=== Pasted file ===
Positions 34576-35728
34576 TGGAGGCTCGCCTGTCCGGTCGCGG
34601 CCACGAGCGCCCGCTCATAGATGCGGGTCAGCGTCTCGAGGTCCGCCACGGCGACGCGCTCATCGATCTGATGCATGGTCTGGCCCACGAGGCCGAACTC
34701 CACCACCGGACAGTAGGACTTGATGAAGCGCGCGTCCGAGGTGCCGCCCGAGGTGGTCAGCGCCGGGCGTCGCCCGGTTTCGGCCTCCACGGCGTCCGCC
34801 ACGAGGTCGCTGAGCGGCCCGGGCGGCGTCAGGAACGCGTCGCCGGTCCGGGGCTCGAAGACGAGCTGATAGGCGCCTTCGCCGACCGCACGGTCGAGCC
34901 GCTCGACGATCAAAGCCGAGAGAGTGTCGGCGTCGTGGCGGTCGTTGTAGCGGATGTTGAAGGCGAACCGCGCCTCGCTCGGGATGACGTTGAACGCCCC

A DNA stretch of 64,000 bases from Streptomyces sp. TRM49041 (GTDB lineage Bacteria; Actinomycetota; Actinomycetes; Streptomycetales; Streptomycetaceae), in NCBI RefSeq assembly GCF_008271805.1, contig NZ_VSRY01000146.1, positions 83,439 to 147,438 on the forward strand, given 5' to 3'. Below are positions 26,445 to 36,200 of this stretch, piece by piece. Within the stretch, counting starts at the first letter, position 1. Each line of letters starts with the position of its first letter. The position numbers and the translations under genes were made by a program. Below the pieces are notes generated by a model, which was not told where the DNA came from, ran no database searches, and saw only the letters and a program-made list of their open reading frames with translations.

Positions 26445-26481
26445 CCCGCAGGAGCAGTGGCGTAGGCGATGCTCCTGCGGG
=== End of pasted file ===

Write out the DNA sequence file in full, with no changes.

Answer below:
Positions 34576-35728
34576 TGGAGGCTCGCCTGTCCGGTCGCGG
34601 CCACGAGCGCCCGCTCATAGATGCGGGTCAGCGTCTCGAGGTCCGCCACGGCGACGCGCTCATCGATCTGATGCATGGTCTGGCCCACGAGGCCGAACTC
34701 CACCACCGGACAGTAGGACTTGATGAAGCGCGCGTCCGAGGTGCCGCCCGAGGTGGTCAGCGCCGGGCGTCGCCCGGTTTCGGCCTCCACGGCGTCCGCC
34801 ACGAGGTCGCTGAGCGGCCCGGGCGGCGTCAGGAACGCGTCGCCGGTCCGGGGCTCGAAGACGAGCTGATAGGCGCCTTCGCCGACCGCACGGTCGAGCC
34901 GCTCGACGATCAAAGCCGAGAGAGTGTCGGCGTCGTGGCGGTCGTTGTAGCGGATGTTGAAGGCGAACCGCGCCTCGCTCGGGATGACGTTGAACGCCCC

A DNA stretch of 64,000 bases from Streptomyces sp. TRM49041 (GTDB lineage Bacteria; Actinomycetota; Actinomycetes; Streptomycetales; Streptomycetaceae), in NCBI RefSeq assembly GCF_008271805.1, contig NZ_VSRY01000146.1, positions 83,439 to 147,438 on the forward strand, given 5' to 3'. Below are positions 26,445 to 36,200 of this stretch, piece by piece. Within the stretch, counting starts at the first letter, position 1. Each line of letters starts with the position of its first letter. The position numbers and the translations under genes were made by a program. Below the pieces are notes generated by a model, which was not told where the DNA came from, ran no database searches, and saw only the letters and a program-made list of their open reading frames with translations.

Positions 26445-26481
26445 CCCGCAGGAGCAGTGGCGTAGGCGATGCTCCTGCGGG